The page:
figure, from crown of yellow head to scarlet ankle and back again, with
appreciative pauses on the way.

"Eh, eh!" said he, meaningly.  He took her chin between his finger and
thumb, and chuckled as he raised the crimsoning face to the light.

"We do not hold with French ways here," said Dame Friedel, rebukingly,
over her pan.

Steven, catching the gesture of warning which her son instantly
addressed to her, felt a vast contempt for the fellow’s slavish fear of
his little superior.

The wine, thin and fragrant, must have gone somewhat fantastically to
the young nobleman’s brain. He began to feel defiant, in a humorous sort
of way, and to wish the fiddler back with his music.  With his violin to
accompany the song of the amber drink, it seemed as if that youthship of
his (on which yonder fantastic rogue laid such stress) might find some
zest in a quarrel with Master Forester Meyer, whose eyes danced so
unpleasantly as they looked at this peasant child; who had so irritating
a French shrug and so mean a smile.

Now, if he had an eye to a pretty girl, the inspector seemed to have
also an ear for a poacher.  The distant crack of shots, reverberating
from the forest, now made him start and listen acutely.  Yet as Friedel,
with a frowning countenance, made a lurch for his gun in the corner, Mr.
Meyer smiled and restrained him.  Then he himself went to the door, set
it ajar and hearkened.  His smile widened as he closed it again and
returned to the table.

"Doubtless he has plans of his own for trapping the trespassers,"
thought Steven.  It was the obvious explanation.  And yet he felt a kind
of mystery brooding around him, almost as if that adventure which the
fiddler’s music had boded were about to take place.  And, in the long
silence which succeeded, the impression deepened.  The Frenchman seemed
overcome by an uncontrollable restlessness.  He paced the room from end
to end, compared the merry-faced clock with his watch, stared out of the
window and drummed on the pane.  He was evidently keenly on the alert
for something: and, as Steven vainly cudgelled his not very quick wits
to conjecture, behold, it was at hand!

Shouts without, steps ... a tremendous rat-tat at the door!...

"’Tis not possible," cried mother Friedel, with some distress, "that
Heaven has sent us more guests?"

This was, in truth, precisely what Heaven was doing, if, indeed, it were
fair to hold Heaven responsible.  Two new visitors walked into the
forest home without so much as a word of parley.  A hulking man, also in
forester’s uniform ("By Saint Hubert," said Steven Lee to himself, "his
Westphalian Majesty’s rangers seem thick as leaves hereabouts!"), and a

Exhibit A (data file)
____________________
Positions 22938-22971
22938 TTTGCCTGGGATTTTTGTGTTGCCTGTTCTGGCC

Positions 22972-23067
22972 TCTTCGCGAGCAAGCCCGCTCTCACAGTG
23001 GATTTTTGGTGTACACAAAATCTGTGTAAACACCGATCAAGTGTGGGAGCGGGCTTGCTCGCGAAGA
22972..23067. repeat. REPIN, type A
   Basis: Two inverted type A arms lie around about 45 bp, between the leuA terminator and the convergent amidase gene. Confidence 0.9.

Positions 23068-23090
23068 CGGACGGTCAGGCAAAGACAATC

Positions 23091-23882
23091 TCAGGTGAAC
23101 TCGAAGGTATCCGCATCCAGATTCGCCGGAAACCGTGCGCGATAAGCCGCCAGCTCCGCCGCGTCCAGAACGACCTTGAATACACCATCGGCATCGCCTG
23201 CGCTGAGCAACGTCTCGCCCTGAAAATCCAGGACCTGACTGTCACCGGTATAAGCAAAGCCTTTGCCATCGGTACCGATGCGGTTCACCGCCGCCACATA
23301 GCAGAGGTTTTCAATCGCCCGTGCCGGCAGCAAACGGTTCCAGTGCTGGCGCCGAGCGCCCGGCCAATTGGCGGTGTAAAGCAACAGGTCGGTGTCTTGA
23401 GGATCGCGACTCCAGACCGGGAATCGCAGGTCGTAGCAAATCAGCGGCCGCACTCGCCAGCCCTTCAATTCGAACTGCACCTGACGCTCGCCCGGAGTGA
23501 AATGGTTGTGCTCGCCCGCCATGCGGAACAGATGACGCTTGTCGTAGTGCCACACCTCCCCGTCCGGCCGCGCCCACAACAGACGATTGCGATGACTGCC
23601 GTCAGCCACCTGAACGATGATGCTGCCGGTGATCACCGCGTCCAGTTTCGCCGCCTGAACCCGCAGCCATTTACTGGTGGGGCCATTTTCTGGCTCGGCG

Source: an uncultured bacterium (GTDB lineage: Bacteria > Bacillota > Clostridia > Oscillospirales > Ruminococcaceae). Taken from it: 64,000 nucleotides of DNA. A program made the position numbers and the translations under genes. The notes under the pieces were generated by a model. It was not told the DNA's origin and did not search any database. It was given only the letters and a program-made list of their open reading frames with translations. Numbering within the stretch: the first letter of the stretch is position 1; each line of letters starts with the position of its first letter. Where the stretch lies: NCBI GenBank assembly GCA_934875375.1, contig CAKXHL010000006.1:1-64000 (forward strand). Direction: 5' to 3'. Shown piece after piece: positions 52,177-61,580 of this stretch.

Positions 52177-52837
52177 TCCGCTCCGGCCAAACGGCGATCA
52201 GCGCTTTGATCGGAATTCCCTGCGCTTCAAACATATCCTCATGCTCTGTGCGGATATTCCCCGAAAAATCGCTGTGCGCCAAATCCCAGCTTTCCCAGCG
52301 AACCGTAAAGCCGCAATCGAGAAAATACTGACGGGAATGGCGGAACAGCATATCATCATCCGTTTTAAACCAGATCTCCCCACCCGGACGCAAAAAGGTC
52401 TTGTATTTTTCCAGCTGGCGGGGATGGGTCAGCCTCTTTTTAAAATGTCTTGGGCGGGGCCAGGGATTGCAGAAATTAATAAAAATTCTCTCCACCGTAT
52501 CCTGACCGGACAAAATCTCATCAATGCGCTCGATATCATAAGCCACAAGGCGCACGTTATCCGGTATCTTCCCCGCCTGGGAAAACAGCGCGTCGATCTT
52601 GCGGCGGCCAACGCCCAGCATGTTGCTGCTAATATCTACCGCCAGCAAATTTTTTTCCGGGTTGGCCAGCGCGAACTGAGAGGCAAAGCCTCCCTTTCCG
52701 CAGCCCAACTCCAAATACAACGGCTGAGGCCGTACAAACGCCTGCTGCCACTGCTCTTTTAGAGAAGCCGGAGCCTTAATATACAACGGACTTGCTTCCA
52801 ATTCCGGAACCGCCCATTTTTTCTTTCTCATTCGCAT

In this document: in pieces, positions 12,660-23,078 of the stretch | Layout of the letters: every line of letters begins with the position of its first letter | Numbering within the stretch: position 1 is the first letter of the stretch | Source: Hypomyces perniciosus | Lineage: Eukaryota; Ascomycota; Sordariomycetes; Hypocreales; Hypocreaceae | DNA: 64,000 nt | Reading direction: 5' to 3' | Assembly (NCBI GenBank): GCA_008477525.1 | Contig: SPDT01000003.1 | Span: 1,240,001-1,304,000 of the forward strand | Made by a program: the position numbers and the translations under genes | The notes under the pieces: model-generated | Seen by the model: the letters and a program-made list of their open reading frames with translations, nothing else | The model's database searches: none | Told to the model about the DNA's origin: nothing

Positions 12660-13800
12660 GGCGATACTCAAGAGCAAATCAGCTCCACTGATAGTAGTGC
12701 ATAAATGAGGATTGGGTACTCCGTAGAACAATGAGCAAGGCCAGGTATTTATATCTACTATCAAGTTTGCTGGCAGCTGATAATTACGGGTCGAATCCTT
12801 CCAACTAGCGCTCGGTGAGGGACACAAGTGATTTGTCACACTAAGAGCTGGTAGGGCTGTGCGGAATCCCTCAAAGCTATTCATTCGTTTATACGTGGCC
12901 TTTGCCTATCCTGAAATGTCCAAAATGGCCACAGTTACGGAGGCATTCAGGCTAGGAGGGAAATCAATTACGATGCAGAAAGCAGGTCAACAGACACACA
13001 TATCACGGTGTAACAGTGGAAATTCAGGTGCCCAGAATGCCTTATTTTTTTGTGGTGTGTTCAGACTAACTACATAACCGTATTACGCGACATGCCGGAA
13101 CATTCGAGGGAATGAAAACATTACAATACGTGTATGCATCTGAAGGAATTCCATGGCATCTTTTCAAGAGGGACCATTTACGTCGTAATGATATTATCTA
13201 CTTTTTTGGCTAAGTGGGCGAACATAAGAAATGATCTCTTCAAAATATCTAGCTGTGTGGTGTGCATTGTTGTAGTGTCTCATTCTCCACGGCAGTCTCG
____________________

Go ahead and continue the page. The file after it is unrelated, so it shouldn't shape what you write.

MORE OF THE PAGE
lady clinging to his arm.... Yes, a lady, and a fair!  Steven rose to
his feet.

The inspector and the burly new-comer interchanged a rapid glance.
Then, cracking the whip he held in his hand, the latter burst into the
most execrable German, interspersed by volleys of French oaths.  It was
evident that King Jerome held to servants of his own nationality.

_Morbleu!_ quoth he, it was a mercy to see decent shelter!  Devil take
all, he had thought that he and the lady would have had to spend the
night in the forest!

Here the lady, in spite of very pink cheeks and bright eyes, became so
faint that she had to be assisted to a chair by mother Friedel and her
foster-child. Steven darted to present a glass of water, but was
arrogantly forestalled by Mr. Meyer.

"Such a scandal on his Majesty’s high-road!" went on he of the whip:
"this lady’s coach attacked by ruffians!"

"His Majesty will be exceedingly displeased," said Mr. Meyer, gravely,
sitting down by the side of the distressed one and stripping off her
glove to consult a delicate wrist.

"Her escort shot at——  By all the devils!"

"Monstrous," quoth the inspector, in quiet indignation.  "A little wine,
madam?"

"The escort—sacred swine, confound them!—took flight and basely
abandoned their charge."

"Shocking—shocking!" said Mr. Meyer, relinquishing one pretty hand to
receive the empty glass from the other.

"If I had not happened to hear the shots and rush to the spot, what
might not have happened?"

"It makes me shiver to contemplate it," asserted the inspector.

"My brave deliverer," murmured the lady, in a dulcet voice.
"Single-handed, he——"

She suddenly buried her face in her hands and quivered from head to
foot.

The inspector looked up at mother Friedel with an air of grave
compassion.